After the media’s lovefest with New York Governor Andrew Cuomo over his ‘Better than Trump could ever do’ coronavirus response.
I highly doubt the mainstream media will call out Cuomo’s for his ‘months too late’ ordering that NYC subways must now be disinfected nightly.
Thanks, Governor Cuomo, nothing like waiting until over a thousand New Yorkers have died from the coronavirus, before doing something that any normal person would have implemented months ago.
New York’s 24/7 subway system will now shutter nightly from 1 a.m. to 5 a.m. to facilitate coronavirus cleaning, Gov. Andrew Cuomo announced Thursday in a historic move.
“You never had a challenge of disinfecting every train every 24 hours,” said Cuomo during his daily Coronavirus press briefing, a problem he earlier this week directed the MTA to solve. “It can best be done by stopping train service from 1 a.m. to 5 a.m. every night.”
Cuomo announced the news in consultation with Mayor Bill de Blasio, that the MTA must guarantee that essential workers commuting each morning are getting on subway trains disinfected of the coronavirus the night prior.
Cuomo said on Wednesday:
“I want a full plan: How do we disinfect every train every night?
Any essential worker who shows up and gets on a train should know that that train was disinfected the night before.”
The “massive undertaking” is expected to impact 10,000 riders nightly, according to Cuomo, who said buses, vans, and for-hire vehicles will be provided to pick up the slack.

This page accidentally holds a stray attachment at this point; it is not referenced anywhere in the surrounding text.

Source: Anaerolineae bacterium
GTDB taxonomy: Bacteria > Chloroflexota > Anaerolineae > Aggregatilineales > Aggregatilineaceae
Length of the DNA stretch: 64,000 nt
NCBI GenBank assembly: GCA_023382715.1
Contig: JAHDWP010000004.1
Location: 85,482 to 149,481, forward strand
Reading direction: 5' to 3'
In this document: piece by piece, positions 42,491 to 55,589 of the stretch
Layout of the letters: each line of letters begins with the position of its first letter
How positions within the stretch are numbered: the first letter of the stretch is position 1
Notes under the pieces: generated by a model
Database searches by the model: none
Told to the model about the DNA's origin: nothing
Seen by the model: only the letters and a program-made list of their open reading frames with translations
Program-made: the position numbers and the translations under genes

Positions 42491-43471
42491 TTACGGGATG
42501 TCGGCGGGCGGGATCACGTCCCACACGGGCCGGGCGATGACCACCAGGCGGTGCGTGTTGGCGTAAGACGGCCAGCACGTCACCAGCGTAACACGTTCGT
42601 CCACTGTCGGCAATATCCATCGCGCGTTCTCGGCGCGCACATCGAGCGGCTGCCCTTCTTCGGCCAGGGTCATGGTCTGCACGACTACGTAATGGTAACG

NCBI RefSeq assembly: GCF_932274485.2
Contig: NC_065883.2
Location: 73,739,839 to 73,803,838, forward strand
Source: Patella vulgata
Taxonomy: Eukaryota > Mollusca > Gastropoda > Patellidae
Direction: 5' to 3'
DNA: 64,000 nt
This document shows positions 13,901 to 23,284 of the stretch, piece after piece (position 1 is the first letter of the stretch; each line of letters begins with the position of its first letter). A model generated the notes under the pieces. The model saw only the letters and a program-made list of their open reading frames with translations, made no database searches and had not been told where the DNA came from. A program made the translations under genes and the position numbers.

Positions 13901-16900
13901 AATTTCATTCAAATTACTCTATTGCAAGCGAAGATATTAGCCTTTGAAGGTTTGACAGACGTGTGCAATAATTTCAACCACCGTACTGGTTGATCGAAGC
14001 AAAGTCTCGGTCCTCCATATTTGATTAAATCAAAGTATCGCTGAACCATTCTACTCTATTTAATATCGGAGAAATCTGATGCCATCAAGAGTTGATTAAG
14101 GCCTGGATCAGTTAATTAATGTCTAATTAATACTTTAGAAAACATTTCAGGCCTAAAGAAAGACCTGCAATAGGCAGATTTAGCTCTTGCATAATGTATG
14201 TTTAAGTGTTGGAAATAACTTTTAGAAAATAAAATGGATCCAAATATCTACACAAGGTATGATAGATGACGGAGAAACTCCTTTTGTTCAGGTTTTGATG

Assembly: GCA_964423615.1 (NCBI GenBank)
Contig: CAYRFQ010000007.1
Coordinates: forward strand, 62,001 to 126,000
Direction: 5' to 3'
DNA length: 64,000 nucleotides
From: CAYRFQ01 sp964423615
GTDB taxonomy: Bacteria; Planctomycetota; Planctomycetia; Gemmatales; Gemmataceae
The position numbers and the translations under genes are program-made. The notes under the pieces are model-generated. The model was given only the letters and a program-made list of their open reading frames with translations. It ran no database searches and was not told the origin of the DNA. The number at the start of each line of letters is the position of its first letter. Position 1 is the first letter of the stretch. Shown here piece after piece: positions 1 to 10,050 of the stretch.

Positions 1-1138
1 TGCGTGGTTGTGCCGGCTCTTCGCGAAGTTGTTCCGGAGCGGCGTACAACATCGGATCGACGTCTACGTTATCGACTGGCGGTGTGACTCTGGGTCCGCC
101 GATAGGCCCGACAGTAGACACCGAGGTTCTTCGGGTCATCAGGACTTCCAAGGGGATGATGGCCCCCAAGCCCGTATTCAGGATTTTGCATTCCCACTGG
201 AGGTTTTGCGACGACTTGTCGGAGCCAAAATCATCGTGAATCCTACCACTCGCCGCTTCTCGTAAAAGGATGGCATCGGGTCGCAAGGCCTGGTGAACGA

Cuomo Was Against NYC Subways Being Disinfected Just 2 Weeks Ago
The partial closures were announced less than two weeks after a bipartisan group of four City Councilmembers beseeched Cuomo in a letter to shut down the system in its entirety to protect MTA workers.
Cuomo at the time dismissed the idea, citing the need to keep the rails rolling for essential workers.
But after a recent outcry from the MTA, and coronavirus front line workers. Cuomo suddenly did a 180 saying:
“They deserve better than dangerous, unsanitary trips to and from the front lines.
It is our obligation as human beings to reciprocate, and make sure we’re doing everything we can,”
NYC’s Moronic Mayor Bill de Blasio, who joined the briefing via video call, added:
“I think what we’re doing here in partnership is exactly the right thing, to say we’re going to find a way to make our subway system cleaner than it’s probably ever been in its history, honestly.”
The closures will have the added benefit, de Blasio said, of forcing the subway’s burgeoning homeless population up to street level, where they can be connected with services.
“This new plan will disrupt that unacceptable reality and allow us to actually get help to people more effectively.
If you’re not going back and forth all night on the train, then you actually are coming above ground where outreach workers are there to help you.”
The subterranean shake-up comes as critics have assailed both de Blasio and Cuomo for allowing the problem crisis to fester, to the detriment of commuters and the homeless alike.